Britain says Russia’s gains in eastern Ukraine have been ‘slow and costly’; Putin blames West for food, energy crisis – Henry Club

Britain says Russia’s invasion of northern Ukraine ‘ends in costly failure’

Britain’s defense ministry said Russia’s invasion of northern Ukraine “ended in a costly failure.”

The ministry said the Russian army was “too thin without adequate support of artillery and fighters.” It said those efforts were based on “wildly optimistic assessments about the reception of Russian troops in Ukraine”.

“Russia has now adopted a ‘removal strategy’ and is making slow and costly progress in the Donbass region of eastern Ukraine,” the ministry said.

— Christine Vango

Putin blames ‘short-sighted’ Western policy for energy, food issues

Russian President Vladimir Putin blamed the West for problems in global food and energy markets, warning new sanctions would only aggravate the situation.

According to Russia’s TASS news agency, Putin said, “This is absolutely short-sighted, wrong, I would say, just a stupid policy that leads to a dead end.”

Russian President Vladimir Putin chairs a meeting on road construction development via a video link at the Novo-Ogaryovo state residence outside Moscow on June 2, 2022.

Mikhail Metzel | AFP | Getty Images

Russia’s war in Ukraine has hit the global economy, disrupting global food and energy supply chains. Both countries produce about 30% of the world’s wheat and barley. The United Nations Food and Agriculture Organization said that Food prices all-time high,

“The unfavorable situation in the global food market did not begin to take shape yesterday or even from the moment Russia launched a special military operation in the Donbass and Ukraine. It began to take shape in early February 2020, in the process of coping with the consequences of the “coronavirus pandemic,” according to a TASS report translated by NBC News.

Putin’s remarks come as the United Nations continues its efforts to release grain stuck in Ukraine’s Black Sea ports due to the Russian blockade.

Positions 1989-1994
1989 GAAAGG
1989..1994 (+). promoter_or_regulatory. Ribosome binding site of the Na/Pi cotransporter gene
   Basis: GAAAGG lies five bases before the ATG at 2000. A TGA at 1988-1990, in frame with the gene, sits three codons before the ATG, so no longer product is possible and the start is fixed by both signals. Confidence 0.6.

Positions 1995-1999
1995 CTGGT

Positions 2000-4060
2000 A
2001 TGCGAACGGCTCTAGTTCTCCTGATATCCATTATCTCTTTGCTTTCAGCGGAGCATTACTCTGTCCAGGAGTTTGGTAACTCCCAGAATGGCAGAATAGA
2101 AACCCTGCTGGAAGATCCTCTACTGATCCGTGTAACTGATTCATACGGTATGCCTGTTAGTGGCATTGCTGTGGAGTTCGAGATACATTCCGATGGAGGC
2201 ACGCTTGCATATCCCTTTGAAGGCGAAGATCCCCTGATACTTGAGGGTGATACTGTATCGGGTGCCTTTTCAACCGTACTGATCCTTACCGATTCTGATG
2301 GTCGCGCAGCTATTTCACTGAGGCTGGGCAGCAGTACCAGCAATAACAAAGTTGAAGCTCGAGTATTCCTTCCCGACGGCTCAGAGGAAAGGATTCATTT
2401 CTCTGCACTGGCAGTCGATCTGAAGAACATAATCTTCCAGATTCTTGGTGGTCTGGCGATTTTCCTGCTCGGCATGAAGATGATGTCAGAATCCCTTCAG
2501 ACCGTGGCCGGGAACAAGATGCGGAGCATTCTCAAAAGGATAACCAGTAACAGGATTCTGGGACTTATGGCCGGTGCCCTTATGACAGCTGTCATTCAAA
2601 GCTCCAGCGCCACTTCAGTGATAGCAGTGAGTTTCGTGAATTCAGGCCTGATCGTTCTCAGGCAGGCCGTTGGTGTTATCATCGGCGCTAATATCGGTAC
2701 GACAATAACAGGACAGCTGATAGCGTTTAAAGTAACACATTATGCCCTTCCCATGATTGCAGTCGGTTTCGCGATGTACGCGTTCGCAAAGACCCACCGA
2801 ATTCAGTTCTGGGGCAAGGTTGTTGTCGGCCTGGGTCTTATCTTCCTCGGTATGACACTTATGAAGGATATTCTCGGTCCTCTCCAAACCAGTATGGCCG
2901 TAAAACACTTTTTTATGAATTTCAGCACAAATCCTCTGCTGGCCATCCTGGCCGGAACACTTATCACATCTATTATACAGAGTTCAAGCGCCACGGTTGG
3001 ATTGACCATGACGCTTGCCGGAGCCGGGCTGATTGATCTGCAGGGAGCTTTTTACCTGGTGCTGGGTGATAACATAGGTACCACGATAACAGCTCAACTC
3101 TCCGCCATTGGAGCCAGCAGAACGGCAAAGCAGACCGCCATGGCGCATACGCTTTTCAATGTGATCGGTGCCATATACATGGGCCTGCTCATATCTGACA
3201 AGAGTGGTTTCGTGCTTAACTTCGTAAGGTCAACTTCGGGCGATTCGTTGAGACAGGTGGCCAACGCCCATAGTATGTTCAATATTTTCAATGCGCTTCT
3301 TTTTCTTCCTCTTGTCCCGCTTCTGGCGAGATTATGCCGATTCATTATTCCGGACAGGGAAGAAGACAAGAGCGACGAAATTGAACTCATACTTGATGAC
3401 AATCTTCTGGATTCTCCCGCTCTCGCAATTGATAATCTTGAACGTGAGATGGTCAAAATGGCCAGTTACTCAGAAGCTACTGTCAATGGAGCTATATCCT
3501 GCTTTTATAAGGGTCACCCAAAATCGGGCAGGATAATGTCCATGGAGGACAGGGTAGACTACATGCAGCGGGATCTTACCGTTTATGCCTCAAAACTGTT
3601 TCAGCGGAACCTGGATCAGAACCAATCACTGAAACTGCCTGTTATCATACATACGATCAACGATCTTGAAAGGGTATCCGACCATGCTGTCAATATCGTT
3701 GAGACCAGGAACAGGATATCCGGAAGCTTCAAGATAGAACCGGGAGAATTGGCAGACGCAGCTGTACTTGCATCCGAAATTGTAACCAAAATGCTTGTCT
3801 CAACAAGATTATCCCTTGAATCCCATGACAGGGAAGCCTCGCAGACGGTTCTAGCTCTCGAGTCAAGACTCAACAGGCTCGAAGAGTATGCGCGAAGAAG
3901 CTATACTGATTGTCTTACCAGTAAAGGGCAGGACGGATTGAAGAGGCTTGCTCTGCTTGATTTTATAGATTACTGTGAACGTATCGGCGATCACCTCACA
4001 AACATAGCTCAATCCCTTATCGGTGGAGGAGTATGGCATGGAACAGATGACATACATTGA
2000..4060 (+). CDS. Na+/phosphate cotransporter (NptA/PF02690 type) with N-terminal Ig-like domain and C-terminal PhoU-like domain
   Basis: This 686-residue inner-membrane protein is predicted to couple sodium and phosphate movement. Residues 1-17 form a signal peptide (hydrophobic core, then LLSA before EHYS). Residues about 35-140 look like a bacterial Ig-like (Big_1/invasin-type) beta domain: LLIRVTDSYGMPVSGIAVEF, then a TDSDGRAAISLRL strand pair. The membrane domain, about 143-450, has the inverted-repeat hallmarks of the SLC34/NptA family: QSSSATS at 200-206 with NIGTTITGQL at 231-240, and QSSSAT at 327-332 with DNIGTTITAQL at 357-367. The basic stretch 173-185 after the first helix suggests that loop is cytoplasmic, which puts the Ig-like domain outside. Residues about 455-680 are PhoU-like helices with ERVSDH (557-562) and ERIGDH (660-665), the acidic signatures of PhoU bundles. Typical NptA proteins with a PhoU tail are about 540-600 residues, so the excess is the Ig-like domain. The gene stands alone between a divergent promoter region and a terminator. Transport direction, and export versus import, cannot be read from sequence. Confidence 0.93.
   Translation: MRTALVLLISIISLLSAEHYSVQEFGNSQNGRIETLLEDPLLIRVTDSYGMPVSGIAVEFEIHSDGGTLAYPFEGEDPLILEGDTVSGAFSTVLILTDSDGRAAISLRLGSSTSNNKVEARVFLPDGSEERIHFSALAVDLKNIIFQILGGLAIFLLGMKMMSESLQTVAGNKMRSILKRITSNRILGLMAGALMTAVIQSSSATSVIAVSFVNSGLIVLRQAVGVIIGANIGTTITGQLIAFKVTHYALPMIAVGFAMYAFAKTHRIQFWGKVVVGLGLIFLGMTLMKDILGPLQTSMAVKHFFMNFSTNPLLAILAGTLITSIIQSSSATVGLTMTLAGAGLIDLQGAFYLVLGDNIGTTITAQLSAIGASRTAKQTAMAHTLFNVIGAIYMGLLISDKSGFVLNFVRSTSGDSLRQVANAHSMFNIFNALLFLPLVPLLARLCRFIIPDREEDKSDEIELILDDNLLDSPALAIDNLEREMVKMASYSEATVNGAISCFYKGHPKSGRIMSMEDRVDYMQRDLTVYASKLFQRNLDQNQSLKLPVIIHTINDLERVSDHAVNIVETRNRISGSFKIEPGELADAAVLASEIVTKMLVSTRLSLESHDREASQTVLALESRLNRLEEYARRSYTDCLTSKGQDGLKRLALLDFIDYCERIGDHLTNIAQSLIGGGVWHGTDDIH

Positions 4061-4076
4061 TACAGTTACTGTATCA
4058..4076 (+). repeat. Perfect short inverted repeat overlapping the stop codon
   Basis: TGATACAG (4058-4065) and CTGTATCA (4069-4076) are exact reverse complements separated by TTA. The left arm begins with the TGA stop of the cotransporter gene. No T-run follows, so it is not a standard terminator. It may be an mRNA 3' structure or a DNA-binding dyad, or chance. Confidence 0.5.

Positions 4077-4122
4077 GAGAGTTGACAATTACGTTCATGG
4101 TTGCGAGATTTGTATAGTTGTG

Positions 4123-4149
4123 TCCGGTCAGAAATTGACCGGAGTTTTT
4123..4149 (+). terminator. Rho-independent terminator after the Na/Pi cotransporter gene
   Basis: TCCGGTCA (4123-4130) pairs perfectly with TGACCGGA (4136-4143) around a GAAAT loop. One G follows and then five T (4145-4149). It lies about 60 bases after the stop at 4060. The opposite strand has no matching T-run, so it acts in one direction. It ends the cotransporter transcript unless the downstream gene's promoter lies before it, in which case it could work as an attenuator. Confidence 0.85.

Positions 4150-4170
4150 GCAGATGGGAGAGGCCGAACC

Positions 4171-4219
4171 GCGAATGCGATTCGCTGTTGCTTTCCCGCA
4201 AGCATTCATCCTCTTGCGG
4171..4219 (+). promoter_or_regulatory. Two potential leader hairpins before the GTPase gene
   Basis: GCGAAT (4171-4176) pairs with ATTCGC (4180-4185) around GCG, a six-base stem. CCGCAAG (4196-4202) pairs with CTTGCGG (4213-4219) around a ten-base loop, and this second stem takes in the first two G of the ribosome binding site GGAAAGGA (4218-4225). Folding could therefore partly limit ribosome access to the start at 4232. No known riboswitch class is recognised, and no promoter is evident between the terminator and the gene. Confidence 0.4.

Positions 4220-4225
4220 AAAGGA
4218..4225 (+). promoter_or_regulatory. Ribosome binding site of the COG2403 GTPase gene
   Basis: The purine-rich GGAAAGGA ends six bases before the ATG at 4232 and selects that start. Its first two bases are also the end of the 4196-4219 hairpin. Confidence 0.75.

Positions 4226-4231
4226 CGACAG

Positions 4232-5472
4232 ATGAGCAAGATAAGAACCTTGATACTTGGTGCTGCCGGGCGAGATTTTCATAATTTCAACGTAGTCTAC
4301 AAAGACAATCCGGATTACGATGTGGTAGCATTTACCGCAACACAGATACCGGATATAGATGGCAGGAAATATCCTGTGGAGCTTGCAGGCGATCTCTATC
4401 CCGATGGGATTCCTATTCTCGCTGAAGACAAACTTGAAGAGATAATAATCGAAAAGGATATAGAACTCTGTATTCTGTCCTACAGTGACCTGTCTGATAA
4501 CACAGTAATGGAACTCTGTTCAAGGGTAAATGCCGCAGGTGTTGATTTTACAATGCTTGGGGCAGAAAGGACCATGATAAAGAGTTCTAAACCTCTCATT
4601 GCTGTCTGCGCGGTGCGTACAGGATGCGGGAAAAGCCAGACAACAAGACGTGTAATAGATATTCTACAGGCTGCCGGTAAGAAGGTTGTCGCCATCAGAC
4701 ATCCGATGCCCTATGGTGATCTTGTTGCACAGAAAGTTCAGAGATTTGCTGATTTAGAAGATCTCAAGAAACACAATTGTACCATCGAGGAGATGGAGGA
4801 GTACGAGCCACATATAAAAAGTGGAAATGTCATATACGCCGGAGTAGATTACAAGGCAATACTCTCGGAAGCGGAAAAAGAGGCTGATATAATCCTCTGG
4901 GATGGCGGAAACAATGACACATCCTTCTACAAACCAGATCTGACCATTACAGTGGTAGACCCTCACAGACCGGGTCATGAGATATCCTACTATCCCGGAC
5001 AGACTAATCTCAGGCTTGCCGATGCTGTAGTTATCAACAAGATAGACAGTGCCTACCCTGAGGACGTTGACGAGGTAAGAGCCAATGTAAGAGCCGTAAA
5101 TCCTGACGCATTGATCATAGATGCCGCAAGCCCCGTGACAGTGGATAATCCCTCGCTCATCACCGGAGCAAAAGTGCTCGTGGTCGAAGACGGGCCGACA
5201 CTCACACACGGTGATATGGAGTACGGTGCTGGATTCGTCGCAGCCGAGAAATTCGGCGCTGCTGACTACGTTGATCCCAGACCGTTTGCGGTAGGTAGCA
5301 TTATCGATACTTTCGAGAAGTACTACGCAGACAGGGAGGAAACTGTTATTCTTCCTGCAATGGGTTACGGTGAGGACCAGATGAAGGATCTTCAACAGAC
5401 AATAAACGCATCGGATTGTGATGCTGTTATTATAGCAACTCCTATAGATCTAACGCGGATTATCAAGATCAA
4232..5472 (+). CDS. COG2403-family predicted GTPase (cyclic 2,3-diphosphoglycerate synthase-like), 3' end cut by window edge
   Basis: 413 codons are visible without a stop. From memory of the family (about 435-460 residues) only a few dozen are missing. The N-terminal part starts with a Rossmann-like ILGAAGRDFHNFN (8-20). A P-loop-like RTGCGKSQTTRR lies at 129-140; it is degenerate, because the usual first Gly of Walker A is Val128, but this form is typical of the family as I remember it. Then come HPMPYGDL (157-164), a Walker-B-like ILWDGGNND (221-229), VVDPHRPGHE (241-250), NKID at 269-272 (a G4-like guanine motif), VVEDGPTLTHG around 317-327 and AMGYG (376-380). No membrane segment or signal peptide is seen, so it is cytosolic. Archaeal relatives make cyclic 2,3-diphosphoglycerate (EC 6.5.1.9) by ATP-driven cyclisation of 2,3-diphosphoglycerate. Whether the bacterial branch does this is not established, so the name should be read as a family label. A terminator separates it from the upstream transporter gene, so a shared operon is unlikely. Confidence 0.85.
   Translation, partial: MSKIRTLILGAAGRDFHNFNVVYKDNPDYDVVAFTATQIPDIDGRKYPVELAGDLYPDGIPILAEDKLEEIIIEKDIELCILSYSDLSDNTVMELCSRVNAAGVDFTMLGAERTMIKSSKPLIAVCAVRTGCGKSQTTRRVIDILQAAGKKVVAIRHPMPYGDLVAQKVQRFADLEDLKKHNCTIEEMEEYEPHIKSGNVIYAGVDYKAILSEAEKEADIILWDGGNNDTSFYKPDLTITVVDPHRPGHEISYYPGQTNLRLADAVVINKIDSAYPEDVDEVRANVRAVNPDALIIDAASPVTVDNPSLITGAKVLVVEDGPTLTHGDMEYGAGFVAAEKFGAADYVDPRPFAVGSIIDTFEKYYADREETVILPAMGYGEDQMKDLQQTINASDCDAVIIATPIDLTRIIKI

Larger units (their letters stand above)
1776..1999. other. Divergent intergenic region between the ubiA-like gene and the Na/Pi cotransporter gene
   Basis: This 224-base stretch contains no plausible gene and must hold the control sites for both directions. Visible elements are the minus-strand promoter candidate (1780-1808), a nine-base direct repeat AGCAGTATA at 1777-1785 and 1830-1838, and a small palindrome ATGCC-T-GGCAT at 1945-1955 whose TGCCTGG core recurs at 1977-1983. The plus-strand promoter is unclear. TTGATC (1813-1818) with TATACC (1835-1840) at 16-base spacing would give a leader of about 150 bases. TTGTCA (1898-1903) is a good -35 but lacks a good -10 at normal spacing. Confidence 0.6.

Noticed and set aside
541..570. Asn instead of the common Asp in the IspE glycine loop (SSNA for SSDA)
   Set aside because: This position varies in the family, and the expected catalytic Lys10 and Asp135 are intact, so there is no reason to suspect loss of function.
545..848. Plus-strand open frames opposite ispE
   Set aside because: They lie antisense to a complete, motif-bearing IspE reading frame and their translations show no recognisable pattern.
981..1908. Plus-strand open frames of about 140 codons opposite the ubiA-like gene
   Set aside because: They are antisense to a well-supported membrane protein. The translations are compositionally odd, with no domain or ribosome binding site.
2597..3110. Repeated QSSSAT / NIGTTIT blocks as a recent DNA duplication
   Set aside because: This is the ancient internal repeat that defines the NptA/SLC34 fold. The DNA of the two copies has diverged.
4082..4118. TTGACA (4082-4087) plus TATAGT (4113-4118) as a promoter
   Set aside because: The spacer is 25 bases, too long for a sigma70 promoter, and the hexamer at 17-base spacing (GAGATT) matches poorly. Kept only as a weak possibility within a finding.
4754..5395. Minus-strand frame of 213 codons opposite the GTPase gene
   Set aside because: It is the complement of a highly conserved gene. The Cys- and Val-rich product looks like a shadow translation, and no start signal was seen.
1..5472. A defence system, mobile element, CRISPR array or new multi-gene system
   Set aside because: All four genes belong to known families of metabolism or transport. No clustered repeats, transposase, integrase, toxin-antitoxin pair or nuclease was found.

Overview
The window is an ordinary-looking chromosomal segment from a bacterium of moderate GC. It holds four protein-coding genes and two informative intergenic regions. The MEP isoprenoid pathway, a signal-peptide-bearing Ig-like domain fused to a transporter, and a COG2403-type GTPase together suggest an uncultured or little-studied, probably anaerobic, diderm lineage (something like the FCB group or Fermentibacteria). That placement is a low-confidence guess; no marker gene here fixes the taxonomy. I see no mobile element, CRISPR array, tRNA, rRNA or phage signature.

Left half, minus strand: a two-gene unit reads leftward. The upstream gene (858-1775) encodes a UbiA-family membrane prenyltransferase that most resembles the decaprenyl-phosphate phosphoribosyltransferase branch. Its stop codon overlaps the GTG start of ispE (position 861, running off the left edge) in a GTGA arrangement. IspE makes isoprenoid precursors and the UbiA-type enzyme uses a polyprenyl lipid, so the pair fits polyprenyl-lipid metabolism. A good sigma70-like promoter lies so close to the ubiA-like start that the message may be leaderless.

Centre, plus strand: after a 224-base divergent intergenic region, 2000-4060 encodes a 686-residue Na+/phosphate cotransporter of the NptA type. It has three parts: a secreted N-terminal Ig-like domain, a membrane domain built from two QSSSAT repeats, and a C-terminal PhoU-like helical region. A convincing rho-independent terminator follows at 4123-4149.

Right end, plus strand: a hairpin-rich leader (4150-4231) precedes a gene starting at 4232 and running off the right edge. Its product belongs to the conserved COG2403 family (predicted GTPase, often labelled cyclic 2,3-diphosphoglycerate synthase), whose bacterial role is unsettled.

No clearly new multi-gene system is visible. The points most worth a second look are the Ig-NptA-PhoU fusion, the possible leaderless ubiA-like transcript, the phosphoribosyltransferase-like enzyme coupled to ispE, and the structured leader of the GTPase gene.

— Christine Vango

UN calls for an end to violence as it works to free grain exports stuck in Black Sea ports

As the war in Ukraine entered its 100th day, UN Secretary-General Antonio Guterres stated that the conflict “has already claimed thousands of lives, caused untold destruction, displaced millions, resulting in unacceptable violations of human rights.” Happened.” Violations have occurred and are fueling a three-pronged global crisis – food, energy and finance – that is crushing the most vulnerable people, countries and economies. ,

“As we mark this sad day, I reiterate my call for an immediate end to violence, for unfettered humanitarian access to all those in need, for the safe evacuation of civilians trapped in war zones and for the protection of civilians.” Am.” For immediate protection and respect for human rights. According to international norms,” the UN chief said.

The United Nations said it was working to obtain fertilizer from major producer Russia as well as freeing grain stuck in Ukraine’s Black Sea ports. The agency estimates that 1.5 billion people globally need that food and fertilizer. It stressed that resumption of exports is the key to preventing another crisis.

While humanitarian efforts have called for alternatives to marine exports, the United Nations stated that the sea is still the “only viable solution” due to the “production of large quantities of grain and other essential food items”. UN Crisis Coordinator for Ukraine Amin Awadh said rail and truck transport cannot run in equal amounts and have their own logistics problems.

— Christine Vango